Development of innovative approach to hydrogen storage

An innovative method transforms nanoparticles into simple reservoirs for storing hydrogen.

Development of innovative approach to hydrogen storage
The palladium nanoparticles (green) are stabilized by a core of iridium (red). Hydrogen can accumulate on their surface as a kind of chocolate icing – and can be released again when heated. Image credit: DESY, Andreas Stierle.

The highly volatile gas is a hopeful energy carrier for the future, which can offer climate-friendly fuels for, for example, trucks, ships and aircraft and enable climate-friendly steel and cement production.

However, storing hydrogen is expensive: either the gas must be stored in pressurized tanks, at up to 700 bar, or liquefied. This involves cooling to -253 ° C. Both procedures add extra energy.

Research led by DESY’s Andreas Stierle has laid the foundation for an alternative technique: storing hydrogen in small nanoparticles made from the valuable metal palladium, only 1.2 nm in diameter. The fact that palladium can absorb hydrogen like a sponge has been well known for some time.

However, until now it has been a problem to get the hydrogen out of the material again. Tos why we try palladium particles that are only about a nanometer across.

Andreas Stierle, Leader, NanoLab, Deutsches Elektronen Synchrotron

To guarantee that the small particles are sufficiently robust, they are stabilized by a core made of the rare useful metal iridium, and are attached to a graphene support – an extremely thin layer of carbon.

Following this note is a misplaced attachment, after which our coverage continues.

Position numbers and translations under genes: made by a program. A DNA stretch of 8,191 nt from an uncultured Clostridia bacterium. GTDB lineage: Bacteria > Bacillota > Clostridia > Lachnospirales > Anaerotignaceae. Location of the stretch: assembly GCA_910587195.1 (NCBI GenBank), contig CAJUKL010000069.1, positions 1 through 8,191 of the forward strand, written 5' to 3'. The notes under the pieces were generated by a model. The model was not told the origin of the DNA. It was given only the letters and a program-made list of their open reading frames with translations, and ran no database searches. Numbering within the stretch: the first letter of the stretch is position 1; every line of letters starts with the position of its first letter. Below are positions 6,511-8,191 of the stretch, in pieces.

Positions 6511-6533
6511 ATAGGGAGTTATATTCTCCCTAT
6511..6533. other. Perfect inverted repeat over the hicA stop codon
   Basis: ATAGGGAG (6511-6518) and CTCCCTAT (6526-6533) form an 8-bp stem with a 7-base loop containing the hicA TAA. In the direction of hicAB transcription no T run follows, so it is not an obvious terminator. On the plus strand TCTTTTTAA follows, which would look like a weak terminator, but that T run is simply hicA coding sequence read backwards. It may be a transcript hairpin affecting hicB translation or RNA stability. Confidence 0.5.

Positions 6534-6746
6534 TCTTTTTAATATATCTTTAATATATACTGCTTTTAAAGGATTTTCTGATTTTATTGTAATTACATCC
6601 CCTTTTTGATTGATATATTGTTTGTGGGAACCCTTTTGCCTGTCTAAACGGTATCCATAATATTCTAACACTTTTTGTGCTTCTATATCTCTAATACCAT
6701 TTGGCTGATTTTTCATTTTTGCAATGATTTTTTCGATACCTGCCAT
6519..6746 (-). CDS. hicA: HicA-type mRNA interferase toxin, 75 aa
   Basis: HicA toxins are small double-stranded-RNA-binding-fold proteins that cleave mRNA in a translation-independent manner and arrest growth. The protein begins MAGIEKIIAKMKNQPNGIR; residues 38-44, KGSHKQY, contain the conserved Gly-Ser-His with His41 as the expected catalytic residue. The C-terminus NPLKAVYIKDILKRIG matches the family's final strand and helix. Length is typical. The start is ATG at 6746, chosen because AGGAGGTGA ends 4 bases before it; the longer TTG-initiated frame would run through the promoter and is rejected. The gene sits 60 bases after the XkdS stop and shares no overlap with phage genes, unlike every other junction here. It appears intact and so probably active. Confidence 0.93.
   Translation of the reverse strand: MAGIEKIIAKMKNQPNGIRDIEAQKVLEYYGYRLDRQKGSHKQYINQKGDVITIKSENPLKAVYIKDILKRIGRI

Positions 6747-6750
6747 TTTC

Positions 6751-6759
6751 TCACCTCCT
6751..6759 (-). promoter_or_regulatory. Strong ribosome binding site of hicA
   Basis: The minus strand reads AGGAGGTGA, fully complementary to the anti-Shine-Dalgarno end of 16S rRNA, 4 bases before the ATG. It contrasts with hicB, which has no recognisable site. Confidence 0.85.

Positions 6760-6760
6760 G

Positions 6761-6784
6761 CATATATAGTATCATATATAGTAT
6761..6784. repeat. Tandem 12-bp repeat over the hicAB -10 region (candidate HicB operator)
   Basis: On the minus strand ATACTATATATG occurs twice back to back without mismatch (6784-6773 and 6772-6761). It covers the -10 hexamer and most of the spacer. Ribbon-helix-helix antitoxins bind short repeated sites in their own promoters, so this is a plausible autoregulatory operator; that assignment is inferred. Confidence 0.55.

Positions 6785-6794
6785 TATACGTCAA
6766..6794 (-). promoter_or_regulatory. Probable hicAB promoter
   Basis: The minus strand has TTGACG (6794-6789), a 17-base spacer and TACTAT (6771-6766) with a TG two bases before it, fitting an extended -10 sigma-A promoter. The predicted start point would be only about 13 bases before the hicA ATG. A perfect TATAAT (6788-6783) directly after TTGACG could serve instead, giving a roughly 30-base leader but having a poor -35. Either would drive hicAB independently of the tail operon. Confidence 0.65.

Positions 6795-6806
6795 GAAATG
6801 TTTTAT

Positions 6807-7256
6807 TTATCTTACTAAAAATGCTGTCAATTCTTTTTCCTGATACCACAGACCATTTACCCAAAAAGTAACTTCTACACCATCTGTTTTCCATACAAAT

We are able to attach the palladium particles to the graph at intervals of only two and a half nanometers. This results in a regular, periodic structure.

Andreas Stierle, Leader, NanoLab, Deutsches Elektronen Synchrotron

The team also includes researchers from the universities of Cologne and Hamburg and has published its research results in the journal American Chemical Society (ACS) ACS Nano.

DESY’s X-ray source PETRA III was used to observe what happens when the palladium particles come in contact with hydrogen: Basically, the hydrogen fits into the surfaces of the nanoparticles, where almost none of it penetrates.

The nanoparticles could be depicted as resembling chocolate: an iridium nut in the center, enclosed in a layer of palladium instead of marzipan, and chocolate coated on the outside of the hydrogen.

All one has to do to recover the stored hydrogen is that a small amount of heat is added; the hydrogen is rapidly discharged from the surface of the particles as the gas molecules do not have to exit from inside the cluster.

Next, we want to find out what stock densities can be achieved with this new method.

Andreas Stierle, Leader, NanoLab, Deutsches Elektronen Synchrotron

But there are few challenges that should be overcome before moving on to practical applications. For example, other types of carbon structures may be a more suitable support compared to graphene. The experts considered using carbon sponges, consisting of small pores, where significant amounts of the palladium nanoparticles must fit.

Journal reference:

Franz, D., et al. (2021) Hydrogen solubility and atomic structure of graphene-supported Pd nanoclusters. ACS Nano.


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